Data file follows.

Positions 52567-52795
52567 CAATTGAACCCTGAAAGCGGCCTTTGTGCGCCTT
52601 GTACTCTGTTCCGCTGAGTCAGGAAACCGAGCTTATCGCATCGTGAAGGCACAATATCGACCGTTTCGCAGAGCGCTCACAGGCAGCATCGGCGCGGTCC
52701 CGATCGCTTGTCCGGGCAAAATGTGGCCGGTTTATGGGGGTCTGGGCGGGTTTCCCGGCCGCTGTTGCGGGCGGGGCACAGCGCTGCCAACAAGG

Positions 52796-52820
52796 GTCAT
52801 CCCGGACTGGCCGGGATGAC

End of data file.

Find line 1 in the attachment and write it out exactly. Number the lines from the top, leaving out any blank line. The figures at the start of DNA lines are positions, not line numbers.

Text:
Positions 52567-52795